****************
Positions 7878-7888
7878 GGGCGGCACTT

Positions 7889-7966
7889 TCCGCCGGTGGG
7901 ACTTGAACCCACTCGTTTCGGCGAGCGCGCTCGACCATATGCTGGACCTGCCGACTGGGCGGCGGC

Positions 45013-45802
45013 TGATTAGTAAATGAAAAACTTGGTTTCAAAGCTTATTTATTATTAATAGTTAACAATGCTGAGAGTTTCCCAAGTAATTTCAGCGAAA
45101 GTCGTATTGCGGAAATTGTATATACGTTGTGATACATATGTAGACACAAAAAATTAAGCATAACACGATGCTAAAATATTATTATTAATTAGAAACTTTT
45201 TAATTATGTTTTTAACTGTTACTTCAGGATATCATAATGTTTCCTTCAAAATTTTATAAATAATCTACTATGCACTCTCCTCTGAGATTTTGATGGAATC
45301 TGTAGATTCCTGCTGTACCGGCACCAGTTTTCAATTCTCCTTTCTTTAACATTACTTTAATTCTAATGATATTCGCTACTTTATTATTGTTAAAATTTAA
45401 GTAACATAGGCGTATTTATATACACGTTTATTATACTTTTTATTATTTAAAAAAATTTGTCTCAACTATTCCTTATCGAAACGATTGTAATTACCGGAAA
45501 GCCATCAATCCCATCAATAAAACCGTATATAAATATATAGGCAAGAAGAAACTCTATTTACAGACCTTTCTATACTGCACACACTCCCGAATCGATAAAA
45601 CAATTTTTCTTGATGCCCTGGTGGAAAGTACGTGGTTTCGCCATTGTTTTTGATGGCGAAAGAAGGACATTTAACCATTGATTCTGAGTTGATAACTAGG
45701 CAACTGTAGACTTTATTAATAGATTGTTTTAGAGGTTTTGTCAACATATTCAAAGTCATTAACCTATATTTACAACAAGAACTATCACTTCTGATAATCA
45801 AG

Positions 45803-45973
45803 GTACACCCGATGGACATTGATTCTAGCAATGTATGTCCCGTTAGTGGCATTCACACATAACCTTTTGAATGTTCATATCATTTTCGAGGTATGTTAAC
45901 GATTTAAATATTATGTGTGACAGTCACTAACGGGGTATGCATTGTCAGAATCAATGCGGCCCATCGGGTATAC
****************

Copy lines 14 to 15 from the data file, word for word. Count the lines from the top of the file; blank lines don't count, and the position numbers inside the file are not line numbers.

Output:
45701 CAACTGTAGACTTTATTAATAGATTGTTTTAGAGGTTTTGTCAACATATTCAAAGTCATTAACCTATATTTACAACAAGAACTATCACTTCTGATAATCA
45801 AG